The Importance of Correct Grammar and Usage in Workplace Writing

Today’s Wall Street Journal has an article about the prevalence of grammatical and other usage errors in workplace writing, particularly as the use of informal communication methods such as email, Twitter, texting, and other social media increases. The article can be found here:

The article notes that employers still demand correct grammatical usage in the written work product of their employees, regardless of the method of delivery. Or, in Plain English (ha ha! inside grammar joke!), the fact that you may be writing to your senior partner or to a client in an email is no excuse for incorrect grammar. Your audience will still expect the same level of correctness and formality whether you are writing a memo, brief, client letter, or email. And if you deliver a product that sounds like a Tweet from Rihanna, your audience won’t respect your delivery or your message.

Luckily, there are plenty of useful resources out there for sophisticated writers who want to perfect their use of grammar, punctuation, syntax, and style. I’ll discuss a few in this post.

Ben Yagoda of The New York Times recently blogged about the most common mistakes in comma usage. Correct usage of commas may seem unimportant to the uninitiated, but the failure to place commas correctly can change the meaning of a sentence or render its meaning ambiguous. Here’s the NYT post:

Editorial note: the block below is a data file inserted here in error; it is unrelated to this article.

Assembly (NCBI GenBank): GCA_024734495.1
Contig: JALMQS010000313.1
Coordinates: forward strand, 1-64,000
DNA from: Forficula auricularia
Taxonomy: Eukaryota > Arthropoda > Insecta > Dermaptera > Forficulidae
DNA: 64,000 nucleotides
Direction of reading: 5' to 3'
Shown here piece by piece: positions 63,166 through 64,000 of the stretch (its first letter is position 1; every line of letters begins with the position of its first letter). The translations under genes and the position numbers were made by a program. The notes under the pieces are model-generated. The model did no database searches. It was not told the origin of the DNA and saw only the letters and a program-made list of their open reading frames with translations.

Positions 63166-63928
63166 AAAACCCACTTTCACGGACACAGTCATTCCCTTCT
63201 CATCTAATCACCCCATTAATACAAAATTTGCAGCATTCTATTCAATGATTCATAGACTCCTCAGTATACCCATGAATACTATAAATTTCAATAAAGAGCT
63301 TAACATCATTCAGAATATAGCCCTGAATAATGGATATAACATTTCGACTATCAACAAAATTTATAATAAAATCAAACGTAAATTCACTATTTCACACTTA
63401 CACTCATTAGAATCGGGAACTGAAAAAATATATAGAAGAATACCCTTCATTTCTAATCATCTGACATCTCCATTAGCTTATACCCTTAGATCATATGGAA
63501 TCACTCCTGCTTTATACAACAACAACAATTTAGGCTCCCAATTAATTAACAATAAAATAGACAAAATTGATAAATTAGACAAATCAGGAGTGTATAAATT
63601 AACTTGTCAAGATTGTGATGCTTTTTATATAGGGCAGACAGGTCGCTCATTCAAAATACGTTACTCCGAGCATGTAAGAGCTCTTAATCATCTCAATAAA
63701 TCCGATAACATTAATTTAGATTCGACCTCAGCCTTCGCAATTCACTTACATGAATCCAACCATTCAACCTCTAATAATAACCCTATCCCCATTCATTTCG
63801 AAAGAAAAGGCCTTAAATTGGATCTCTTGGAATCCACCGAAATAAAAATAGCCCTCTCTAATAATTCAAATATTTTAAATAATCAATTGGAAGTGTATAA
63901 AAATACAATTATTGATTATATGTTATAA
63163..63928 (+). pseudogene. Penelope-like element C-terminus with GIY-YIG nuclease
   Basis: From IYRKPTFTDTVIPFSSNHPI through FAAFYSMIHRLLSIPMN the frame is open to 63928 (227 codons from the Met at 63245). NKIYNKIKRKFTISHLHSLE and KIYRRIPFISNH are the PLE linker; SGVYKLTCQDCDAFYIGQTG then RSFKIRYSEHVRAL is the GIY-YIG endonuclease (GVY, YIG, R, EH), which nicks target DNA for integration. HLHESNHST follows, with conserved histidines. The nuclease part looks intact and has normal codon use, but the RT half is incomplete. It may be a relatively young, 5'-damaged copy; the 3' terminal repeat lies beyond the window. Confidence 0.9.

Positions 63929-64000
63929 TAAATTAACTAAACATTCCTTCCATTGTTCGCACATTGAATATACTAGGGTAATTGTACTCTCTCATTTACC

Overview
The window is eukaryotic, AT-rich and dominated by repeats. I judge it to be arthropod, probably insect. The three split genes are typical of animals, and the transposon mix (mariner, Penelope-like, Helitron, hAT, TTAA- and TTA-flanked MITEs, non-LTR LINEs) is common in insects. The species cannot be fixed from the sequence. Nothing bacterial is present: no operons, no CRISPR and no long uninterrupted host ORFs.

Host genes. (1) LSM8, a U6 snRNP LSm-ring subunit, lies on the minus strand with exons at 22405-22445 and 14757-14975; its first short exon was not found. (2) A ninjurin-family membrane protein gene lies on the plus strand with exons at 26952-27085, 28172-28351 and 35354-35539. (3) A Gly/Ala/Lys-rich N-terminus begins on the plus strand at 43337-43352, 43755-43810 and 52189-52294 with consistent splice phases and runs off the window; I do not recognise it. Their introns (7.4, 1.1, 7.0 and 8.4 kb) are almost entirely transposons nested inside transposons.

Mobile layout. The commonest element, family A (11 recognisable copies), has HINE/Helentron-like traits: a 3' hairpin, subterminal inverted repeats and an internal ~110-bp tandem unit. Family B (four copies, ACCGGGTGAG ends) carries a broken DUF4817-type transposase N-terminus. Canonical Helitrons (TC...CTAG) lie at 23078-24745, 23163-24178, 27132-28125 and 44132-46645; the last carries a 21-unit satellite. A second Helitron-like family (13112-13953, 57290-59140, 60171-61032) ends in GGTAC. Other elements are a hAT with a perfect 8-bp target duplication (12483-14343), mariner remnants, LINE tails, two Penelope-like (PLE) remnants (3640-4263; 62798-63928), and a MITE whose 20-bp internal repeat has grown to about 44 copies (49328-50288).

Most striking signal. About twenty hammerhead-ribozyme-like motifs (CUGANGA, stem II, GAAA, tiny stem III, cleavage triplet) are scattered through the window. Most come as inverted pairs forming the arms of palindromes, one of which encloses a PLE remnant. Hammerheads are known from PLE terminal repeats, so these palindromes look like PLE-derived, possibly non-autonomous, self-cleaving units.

That Ben Yagoda post is part of the NY Times’ blog entitled “Draft,” which the Times describes as featuring “essays by grammarians, historians, linguists, journalists, novelists and others on the art of writing.” You can find other posts in the “Draft” blog at

I’m also rather excited about a new online grammar product for lawyers from Carolina Academic Press (“CAP”), available at It’s called “Core Grammar for Lawyers”, which CAP describes as “an online, self-directed learning tool designed to help law students, pre-law students, paralegal professionals, and practicing attorneys acquire the grammar and punctuation skills that are prerequisites to successful legal writing.”

This interactive online learning tool includes the following:

  • a Pre-Test of general and law-specific grammar skills;
  • online Lessons on each tested topic;
  • interactive practice Exercises following each Lesson;
  • an Index of Grammar Rules for students to use as a reference; and
  • Post-Tests to confirm mastery.

Finally, I’ll mention a few good grammar and usage books, some classic, some less well-known:

William Strunk, The Elements of Style (update 2011 edition);

Bryan A. Garner, Garner’s Modern American Usage and The Elements of Legal Style;

William Zinsser, On Writing Well;

Joseph Williams, Style: Lessons in Clarity and Grace (10th edition)


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